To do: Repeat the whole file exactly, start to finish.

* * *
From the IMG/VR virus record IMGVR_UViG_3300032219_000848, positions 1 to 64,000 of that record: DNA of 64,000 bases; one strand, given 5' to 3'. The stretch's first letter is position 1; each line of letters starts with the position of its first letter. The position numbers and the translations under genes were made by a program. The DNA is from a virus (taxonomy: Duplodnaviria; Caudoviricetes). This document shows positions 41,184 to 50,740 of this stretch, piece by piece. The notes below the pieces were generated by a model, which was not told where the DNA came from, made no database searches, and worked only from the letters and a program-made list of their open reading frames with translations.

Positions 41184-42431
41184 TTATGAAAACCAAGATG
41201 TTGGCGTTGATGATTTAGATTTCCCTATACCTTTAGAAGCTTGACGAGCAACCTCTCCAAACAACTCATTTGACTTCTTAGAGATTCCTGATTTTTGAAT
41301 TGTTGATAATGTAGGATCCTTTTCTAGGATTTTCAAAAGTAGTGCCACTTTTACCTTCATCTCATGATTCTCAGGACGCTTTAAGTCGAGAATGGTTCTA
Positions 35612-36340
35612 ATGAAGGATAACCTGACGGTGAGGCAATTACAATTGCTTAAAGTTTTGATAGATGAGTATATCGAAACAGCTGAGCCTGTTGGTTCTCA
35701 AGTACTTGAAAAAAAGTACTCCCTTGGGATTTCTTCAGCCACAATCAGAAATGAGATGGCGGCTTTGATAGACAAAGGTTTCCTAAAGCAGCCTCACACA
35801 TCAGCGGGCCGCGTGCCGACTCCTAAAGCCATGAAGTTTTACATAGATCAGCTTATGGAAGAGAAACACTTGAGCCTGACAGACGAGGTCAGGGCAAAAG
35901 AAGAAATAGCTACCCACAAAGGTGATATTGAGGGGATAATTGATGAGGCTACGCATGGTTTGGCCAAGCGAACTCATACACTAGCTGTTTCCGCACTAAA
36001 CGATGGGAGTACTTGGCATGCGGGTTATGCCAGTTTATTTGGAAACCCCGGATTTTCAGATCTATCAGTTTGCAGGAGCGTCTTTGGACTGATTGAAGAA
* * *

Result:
From the IMG/VR virus record IMGVR_UViG_3300032219_000848, positions 1 to 64,000 of that record: DNA of 64,000 bases; one strand, given 5' to 3'. The stretch's first letter is position 1; each line of letters starts with the position of its first letter. The position numbers and the translations under genes were made by a program. The DNA is from a virus (taxonomy: Duplodnaviria; Caudoviricetes). This document shows positions 41,184 to 50,740 of this stretch, piece by piece. The notes below the pieces were generated by a model, which was not told where the DNA came from, made no database searches, and worked only from the letters and a program-made list of their open reading frames with translations.

Positions 41184-42431
41184 TTATGAAAACCAAGATG
41201 TTGGCGTTGATGATTTAGATTTCCCTATACCTTTAGAAGCTTGACGAGCAACCTCTCCAAACAACTCATTTGACTTCTTAGAGATTCCTGATTTTTGAAT
41301 TGTTGATAATGTAGGATCCTTTTCTAGGATTTTCAAAAGTAGTGCCACTTTTACCTTCATCTCATGATTCTCAGGACGCTTTAAGTCGAGAATGGTTCTA
Positions 35612-36340
35612 ATGAAGGATAACCTGACGGTGAGGCAATTACAATTGCTTAAAGTTTTGATAGATGAGTATATCGAAACAGCTGAGCCTGTTGGTTCTCA
35701 AGTACTTGAAAAAAAGTACTCCCTTGGGATTTCTTCAGCCACAATCAGAAATGAGATGGCGGCTTTGATAGACAAAGGTTTCCTAAAGCAGCCTCACACA
35801 TCAGCGGGCCGCGTGCCGACTCCTAAAGCCATGAAGTTTTACATAGATCAGCTTATGGAAGAGAAACACTTGAGCCTGACAGACGAGGTCAGGGCAAAAG
35901 AAGAAATAGCTACCCACAAAGGTGATATTGAGGGGATAATTGATGAGGCTACGCATGGTTTGGCCAAGCGAACTCATACACTAGCTGTTTCCGCACTAAA
36001 CGATGGGAGTACTTGGCATGCGGGTTATGCCAGTTTATTTGGAAACCCCGGATTTTCAGATCTATCAGTTTGCAGGAGCGTCTTTGGACTGATTGAAGAA